Time to assess workplace harassment policies

How to create a positive work environment

Far more cases of sexual harassment are being tried in the court of public opinion recently than at any time I can remember.  That we are seeing so many examples of alleged sexual harassment, or past settlements made that are just coming to light, is an unfortunate narrative whose plot should have been changed long ago.

I’ve been part of the training world on the topic of sexual harassment for over 20 years now, and the fact that so little progress has been made is discouraging, to say the least.  From a human resources perspective, these public trials may be unfortunate for both sides. While victim confidentiality can never be guaranteed by an employer, an internal investigation will protect privacy on both sides. Most instances will never generate the attention of recent cases, which have gone public because they involve celebrities and other public figures. Often the accuser isn‘t seeking the spotlight, only fair and reasonable treatment that wasn’t available through other channels.

Nonetheless, following is some guidance for managing a harassment- and bullying-free workplace.

IMPORTANT NOTE: None of the information in this article should be construed as legal advice; consult a lawyer with expertise in employment law to address your questions and needs.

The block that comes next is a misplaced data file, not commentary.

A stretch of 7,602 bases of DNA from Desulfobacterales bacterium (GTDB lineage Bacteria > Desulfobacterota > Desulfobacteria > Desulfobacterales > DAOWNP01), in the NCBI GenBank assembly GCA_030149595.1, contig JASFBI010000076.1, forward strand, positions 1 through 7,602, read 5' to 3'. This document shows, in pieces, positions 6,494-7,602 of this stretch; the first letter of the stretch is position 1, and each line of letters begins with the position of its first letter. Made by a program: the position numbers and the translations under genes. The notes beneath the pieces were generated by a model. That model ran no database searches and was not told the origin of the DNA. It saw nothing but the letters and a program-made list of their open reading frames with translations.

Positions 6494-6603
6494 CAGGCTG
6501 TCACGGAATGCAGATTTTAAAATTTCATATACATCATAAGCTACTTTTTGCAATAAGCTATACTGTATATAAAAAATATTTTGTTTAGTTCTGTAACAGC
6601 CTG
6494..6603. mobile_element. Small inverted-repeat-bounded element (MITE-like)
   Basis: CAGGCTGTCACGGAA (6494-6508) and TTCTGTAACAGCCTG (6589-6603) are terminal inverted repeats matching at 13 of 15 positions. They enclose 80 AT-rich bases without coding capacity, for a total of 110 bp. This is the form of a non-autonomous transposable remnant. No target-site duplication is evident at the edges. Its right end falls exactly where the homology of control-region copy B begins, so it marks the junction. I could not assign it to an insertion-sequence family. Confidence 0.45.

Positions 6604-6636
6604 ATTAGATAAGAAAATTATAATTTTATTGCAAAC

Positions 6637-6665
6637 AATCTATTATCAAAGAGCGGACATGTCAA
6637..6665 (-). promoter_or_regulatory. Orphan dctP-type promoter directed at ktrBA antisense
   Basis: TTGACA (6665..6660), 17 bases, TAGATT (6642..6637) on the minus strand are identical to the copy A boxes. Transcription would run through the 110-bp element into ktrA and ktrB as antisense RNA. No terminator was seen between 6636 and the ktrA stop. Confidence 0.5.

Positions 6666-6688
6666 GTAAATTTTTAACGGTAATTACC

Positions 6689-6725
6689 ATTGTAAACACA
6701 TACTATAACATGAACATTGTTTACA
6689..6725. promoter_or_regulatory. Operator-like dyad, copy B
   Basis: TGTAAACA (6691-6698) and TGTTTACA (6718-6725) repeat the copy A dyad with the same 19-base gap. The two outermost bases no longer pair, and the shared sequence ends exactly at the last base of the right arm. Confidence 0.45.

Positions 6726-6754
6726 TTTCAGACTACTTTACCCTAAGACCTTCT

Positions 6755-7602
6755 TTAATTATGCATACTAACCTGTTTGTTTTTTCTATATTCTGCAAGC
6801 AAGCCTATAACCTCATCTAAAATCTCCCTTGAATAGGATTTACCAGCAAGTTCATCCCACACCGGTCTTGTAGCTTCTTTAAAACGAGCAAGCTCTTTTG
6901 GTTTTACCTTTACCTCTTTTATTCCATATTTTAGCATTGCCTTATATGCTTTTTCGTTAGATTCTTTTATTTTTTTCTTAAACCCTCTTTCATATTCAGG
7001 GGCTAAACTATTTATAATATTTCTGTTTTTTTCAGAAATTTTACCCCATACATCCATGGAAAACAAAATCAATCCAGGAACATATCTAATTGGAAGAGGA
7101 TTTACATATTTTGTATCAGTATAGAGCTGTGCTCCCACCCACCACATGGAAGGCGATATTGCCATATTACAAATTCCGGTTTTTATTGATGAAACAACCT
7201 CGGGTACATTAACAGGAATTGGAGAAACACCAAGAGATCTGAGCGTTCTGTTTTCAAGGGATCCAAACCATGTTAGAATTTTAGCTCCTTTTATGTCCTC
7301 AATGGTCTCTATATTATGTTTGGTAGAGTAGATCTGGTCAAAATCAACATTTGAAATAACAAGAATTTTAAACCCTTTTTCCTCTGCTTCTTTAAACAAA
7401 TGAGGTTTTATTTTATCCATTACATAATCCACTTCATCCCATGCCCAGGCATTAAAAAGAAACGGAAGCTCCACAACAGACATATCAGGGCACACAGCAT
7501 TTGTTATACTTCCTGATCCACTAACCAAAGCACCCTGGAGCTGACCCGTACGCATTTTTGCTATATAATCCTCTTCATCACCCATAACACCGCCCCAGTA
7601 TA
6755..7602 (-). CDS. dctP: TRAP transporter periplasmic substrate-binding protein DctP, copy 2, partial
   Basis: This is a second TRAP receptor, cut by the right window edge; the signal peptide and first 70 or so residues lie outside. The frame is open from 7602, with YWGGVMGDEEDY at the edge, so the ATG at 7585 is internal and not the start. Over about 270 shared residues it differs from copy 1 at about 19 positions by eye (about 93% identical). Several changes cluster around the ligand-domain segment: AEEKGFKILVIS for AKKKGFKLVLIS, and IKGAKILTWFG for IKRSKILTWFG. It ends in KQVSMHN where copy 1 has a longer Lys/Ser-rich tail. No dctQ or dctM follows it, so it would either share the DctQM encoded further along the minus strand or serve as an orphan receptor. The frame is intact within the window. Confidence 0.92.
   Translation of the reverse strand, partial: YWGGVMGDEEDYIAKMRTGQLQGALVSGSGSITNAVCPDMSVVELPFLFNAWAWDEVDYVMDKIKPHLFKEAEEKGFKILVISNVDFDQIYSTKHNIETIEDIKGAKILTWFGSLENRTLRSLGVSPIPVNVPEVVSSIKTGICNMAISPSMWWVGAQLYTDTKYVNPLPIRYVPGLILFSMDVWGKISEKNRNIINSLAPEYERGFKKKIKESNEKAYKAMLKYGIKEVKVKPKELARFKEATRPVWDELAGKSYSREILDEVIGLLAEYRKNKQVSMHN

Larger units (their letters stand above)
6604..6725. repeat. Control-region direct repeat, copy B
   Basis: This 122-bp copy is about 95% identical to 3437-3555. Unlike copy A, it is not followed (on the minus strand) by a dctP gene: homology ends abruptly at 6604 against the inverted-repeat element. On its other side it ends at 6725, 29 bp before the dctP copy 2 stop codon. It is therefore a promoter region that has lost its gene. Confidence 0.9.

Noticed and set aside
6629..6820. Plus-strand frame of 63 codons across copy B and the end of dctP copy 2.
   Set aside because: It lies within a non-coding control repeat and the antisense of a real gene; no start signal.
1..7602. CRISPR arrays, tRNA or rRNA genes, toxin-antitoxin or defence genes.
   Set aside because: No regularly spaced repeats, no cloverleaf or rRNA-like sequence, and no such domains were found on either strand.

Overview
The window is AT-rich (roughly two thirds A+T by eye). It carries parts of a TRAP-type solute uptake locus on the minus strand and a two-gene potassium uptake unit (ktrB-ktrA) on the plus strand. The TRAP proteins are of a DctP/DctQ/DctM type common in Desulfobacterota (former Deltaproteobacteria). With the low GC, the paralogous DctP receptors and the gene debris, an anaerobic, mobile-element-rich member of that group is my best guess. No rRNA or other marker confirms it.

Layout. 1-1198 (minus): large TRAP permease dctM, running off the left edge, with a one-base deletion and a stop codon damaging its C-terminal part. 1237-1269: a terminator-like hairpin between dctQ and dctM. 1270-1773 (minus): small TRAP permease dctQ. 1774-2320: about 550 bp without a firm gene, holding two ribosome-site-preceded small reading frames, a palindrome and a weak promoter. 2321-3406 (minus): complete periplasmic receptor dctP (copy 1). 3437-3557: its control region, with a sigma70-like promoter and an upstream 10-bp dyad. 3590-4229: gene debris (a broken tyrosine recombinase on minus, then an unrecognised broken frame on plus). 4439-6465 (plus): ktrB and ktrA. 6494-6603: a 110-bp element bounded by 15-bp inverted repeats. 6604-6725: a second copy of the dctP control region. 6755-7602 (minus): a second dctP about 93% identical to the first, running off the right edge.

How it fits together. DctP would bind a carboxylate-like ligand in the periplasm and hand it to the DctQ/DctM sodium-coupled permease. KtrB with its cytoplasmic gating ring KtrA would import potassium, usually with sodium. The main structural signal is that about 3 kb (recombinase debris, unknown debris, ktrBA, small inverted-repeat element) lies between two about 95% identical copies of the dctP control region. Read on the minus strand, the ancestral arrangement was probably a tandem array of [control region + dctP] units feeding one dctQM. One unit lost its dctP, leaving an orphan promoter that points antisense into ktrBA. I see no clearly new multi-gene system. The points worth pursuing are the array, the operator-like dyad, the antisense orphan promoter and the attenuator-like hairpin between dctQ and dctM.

Why does harassment and bullying continue in the workplace?

It would seem a wealth of trained managers and arbitrators should be a part of every employer’s workplace. It’s fair to say the large majority of HR practitioners have either had coursework or training on the subject. California, Connecticut, Maine and other states have enacted laws that make sexual harassment and workplace bullying training a requirement for employers.

I found a table on the website of elearning course provider OpenSesame that lists sexual harassment training requirements by state, and while I can’t guarantee that it’s current and correct, it does offer a good starting point for multi-state employers. Your state’s Department of Labor is always the most current resource.

From LAC Group’s perspective, reports of sexual harassment have declined over the past few years and were never particularly high to begin with. We’ve had no reported incidents of groping or physical or sexual assault. Complaints tend to fall more in the realm of persistence in the pursuit of a relationship beyond the point of comfort, usually where there has been some prior relationship or even private dating. In other words, interest is not mutually reciprocated by both parties, and one party wishes to have no additional discussion on the matter with the other party.